Health Groups and Sex Workers Criticize Anti-Trafficking Law

Cambodian sex workers and rights groups attending a regional sex trade health conference over the weekend criticized the anti-human trafficking statute adopted here in 2007, saying it made it harder to get health care and social services, participants said yesterday.

The sex workers attending the conference, held in Thailand and organized by UNAIDS, said the threat of prosecution prevented them from seeking out testing and treatment for sexually transmitted diseases, according to Women’s Network for Unity Coordinator Keo Tha, who helped bring the workers to the meeting.

“We know from research and stories that arresting prostitutes forces sex workers into hiding, which is harmful to their health because it keeps them from reaching out for support and to health workers,” said Ms Tha. “The law should be reviewed and changed.”

The 2007 law mandated the closure of brothels and provides for a maximum of six days in jail for adult prostitutes. Ms Tha said yesterday that revising the law would help speed the “diagnosis and delivery of the necessary medicine being received by HIV-positive prostitutes.”

National Aids Authority Deputy Director Tia Phalla acknowledged yesterday that the law had made the government’s goal of 100-percent condom use among sex workers “more difficult to push,” but said rights advocates at the meeting were too eager to disparage government intervention.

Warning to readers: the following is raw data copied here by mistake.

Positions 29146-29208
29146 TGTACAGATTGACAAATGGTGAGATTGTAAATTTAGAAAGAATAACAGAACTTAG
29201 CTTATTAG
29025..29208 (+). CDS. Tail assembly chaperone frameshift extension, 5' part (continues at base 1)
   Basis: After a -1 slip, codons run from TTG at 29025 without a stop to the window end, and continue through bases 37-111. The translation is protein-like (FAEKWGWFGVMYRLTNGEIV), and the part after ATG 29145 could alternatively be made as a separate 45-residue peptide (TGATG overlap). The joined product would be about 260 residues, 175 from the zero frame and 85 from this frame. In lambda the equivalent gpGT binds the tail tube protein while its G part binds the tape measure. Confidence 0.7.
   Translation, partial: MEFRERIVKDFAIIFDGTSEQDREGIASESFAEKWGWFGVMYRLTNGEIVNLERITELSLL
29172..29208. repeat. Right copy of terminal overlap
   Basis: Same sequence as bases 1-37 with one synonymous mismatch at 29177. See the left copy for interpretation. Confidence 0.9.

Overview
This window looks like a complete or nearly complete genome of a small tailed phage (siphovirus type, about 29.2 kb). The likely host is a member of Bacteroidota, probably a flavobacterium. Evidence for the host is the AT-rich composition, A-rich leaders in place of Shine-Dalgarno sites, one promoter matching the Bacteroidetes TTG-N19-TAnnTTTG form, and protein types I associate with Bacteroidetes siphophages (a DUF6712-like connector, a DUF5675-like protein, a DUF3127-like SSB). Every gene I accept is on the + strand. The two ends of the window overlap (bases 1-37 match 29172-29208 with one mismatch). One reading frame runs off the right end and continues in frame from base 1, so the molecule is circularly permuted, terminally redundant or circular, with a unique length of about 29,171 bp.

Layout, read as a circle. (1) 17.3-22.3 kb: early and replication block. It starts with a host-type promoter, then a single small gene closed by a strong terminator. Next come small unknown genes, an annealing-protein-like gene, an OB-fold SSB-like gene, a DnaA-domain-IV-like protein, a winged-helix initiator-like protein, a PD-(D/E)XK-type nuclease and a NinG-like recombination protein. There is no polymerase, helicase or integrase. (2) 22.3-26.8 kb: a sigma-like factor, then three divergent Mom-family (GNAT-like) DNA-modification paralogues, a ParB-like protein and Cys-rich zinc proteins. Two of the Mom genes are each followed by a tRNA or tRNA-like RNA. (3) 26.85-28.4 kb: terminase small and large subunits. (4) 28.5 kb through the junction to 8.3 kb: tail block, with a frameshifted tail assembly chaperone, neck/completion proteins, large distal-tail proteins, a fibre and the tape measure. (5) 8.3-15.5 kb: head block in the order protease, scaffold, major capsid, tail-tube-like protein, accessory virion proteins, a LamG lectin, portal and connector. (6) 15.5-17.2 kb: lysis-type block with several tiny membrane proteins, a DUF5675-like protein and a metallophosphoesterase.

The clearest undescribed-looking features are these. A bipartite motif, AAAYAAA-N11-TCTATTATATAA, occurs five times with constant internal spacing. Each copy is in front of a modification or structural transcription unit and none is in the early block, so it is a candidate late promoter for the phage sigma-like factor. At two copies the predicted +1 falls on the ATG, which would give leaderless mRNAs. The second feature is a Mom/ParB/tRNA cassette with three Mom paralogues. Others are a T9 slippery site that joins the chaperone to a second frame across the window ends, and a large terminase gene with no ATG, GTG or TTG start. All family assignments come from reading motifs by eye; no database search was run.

“We don’t do medical check-ups for our own gratification,” said Mr Phalla. “You need seatbelts and red lights to make driving safe and we don’t want to have no government control of health services.”

The NAA is hoping to institute a system of quarterly scheduled check-ups for sex workers but will not make STD testing mandatory, said Mr Phalla, adding that funding for social services for sex workers dipped in 2008 and 2009 but was increasing again.

UNAIDS Cambodia Coordinator Tony Lisle said yesterday that revising the law could help protect sex workers but that cooperation between the government and businesses where sex is sold could mitigate the law’s negative effects in the short term.

“We are organizing community groups pairing local police with entertainment establishment owners to halt harassment and rape by officials,” said Mr Lisle. “This is going to be a major initiative through next year.”


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